Ilex Berry Heavy® - winterberry holly Description
Could your landscape use a little pizzazz in winter? Berry Heavy® winterberry holly (Ilex verticillata) is just the plant to do it! Unlike what you may think of with other hollies, this super-showy native species is deciduous – that means it loses its leaves in winter. But far from being a liability, this quirk gives its abundant set of big, bright red berries in fall and winter even more impact in the landscape.
Winterberry holly blooms in late spring with small white flowers. These soon develop into green berries, which aren’t very noticeable since they’re hidden in the leaves. As the cooler temperatures of autumn come along, the berries turn red. In mid-autumn, the foliage blazes bright yellow, then drops to reveal the berry-laden branches. It is spectacular! Branches of mature plants can be cut and used in arrangements and for other holiday décor.
A note about winterberry holly pollination: Winterberry holly plants are either male or female, and both a male and female plant need to be present in order for fruit to form on the female. Berry Heavy is a female variety, so you will need to purchase the male variety, Mr. Poppins winterberry holly, as well. Only the female plants will develop berries, but one male will pollinate up to five females. Wondering how far apart you can plant the male and female holly plants? Anywhere within about 50’ of each other – the distance you can expect a pollinator to fly on a single foraging trip – is suitable.
Special features: Native plant, Winter interest, Cut branch, Tolerates wet soil, Shade tolerant, Heat tolerant, Cold tolerant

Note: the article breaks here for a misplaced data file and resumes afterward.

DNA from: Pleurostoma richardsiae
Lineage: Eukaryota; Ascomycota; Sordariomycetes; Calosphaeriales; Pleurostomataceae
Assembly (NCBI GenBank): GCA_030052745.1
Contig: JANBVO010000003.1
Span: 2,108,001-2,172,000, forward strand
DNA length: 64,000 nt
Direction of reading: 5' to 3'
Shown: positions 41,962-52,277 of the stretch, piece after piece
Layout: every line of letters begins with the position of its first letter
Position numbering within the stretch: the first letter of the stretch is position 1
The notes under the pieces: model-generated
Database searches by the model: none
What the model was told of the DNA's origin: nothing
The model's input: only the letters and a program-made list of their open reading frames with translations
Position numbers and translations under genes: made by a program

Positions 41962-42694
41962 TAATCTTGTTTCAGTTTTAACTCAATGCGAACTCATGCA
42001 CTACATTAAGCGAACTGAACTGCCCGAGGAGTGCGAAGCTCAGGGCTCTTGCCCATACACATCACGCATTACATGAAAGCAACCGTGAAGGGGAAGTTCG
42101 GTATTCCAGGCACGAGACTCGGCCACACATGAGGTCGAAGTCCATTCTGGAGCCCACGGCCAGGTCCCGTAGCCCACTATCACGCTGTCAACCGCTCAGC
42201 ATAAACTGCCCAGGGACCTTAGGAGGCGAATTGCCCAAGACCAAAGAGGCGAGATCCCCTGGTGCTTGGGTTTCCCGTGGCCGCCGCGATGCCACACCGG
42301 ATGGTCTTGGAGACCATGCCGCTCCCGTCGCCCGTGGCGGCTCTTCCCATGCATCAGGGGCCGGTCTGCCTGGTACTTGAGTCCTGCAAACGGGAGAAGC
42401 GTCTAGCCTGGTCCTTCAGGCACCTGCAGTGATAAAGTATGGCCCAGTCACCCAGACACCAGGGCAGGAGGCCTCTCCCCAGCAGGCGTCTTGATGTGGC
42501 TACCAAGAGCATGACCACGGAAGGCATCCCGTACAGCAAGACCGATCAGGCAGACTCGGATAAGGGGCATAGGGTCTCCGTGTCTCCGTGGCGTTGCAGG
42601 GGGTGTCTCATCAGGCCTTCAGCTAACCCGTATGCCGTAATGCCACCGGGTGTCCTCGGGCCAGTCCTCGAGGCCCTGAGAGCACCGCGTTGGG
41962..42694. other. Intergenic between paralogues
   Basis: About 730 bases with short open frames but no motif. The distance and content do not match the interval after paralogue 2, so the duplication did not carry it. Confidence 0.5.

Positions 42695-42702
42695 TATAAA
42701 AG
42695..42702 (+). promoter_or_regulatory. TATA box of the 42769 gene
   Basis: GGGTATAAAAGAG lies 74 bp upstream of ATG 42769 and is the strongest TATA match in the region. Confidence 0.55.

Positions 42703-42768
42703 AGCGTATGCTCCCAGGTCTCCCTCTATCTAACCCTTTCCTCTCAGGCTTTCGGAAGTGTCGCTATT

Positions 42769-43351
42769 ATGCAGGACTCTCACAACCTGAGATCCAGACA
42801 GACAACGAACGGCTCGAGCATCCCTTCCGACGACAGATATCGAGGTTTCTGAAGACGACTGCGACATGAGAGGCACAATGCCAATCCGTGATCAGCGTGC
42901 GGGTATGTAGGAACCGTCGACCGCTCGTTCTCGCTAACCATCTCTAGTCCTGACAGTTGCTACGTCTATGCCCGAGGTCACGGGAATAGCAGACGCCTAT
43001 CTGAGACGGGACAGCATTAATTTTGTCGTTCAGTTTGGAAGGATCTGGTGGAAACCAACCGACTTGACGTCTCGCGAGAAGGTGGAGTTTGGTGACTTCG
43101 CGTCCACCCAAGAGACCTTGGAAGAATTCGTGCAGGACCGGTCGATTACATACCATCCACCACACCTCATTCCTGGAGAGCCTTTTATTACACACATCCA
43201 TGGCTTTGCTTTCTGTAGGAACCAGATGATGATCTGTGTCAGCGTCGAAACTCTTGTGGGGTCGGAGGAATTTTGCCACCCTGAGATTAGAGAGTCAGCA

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- Botanical name: Ilex verticillata 'Spravy'
- Common name:
- Sun exposure:
Full sun (min. 6 hrs/day) to part shade (4-6 hrs/day)
- Ship form:
- Soil type:
Grows in average to wet soil.
- Soil moisture:
Average to abundant.
- Height x width:
6-8' tall and wide
- Flower color:
White flowers develop into green, then red, berries
- Foliage color:
- Season of interest:
Hedge, native plant gardens, wildlife gardens, specimen (be sure to pair with a male plant)
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More Info, How-To's, Videos and more
Soil: Moist but well-drained soils are best. Established winterberry holly can take some dryness, but severe or frequent dry conditions will impact berry set. Occasional standing water or very wet soil is ok.
Light: Full sun (6+ hrs/day) to part shade (4-6 hrs/day). Can grow in full shade, but flowering and subsequently, fruiting, will be diminished, and plants will be less full.
Water: Average to abundant.
Space: Space Berry Heavy plants at least 6' apart, and plant the male pollinator within 50' of all females.
Fertilizing: Little needed. If desired, fertilize in early spring, once the ground has thawed, with a granular rose fertilizer. A second application may be made in late spring/early summer as well.
Winterizing: Nothing special required. Once berries soften in mid-late winter, they turn brown and generally get consumed by birds.
Maintenance: Female winterberry hollies cannot be pruned any time of the year without impacting flowering and thereby, fruiting, so it's best to avoid pruning them altogether except to remove any dead wood and once mature, to remove one or two of the oldest stems each year to encourage new and vigorous growth.
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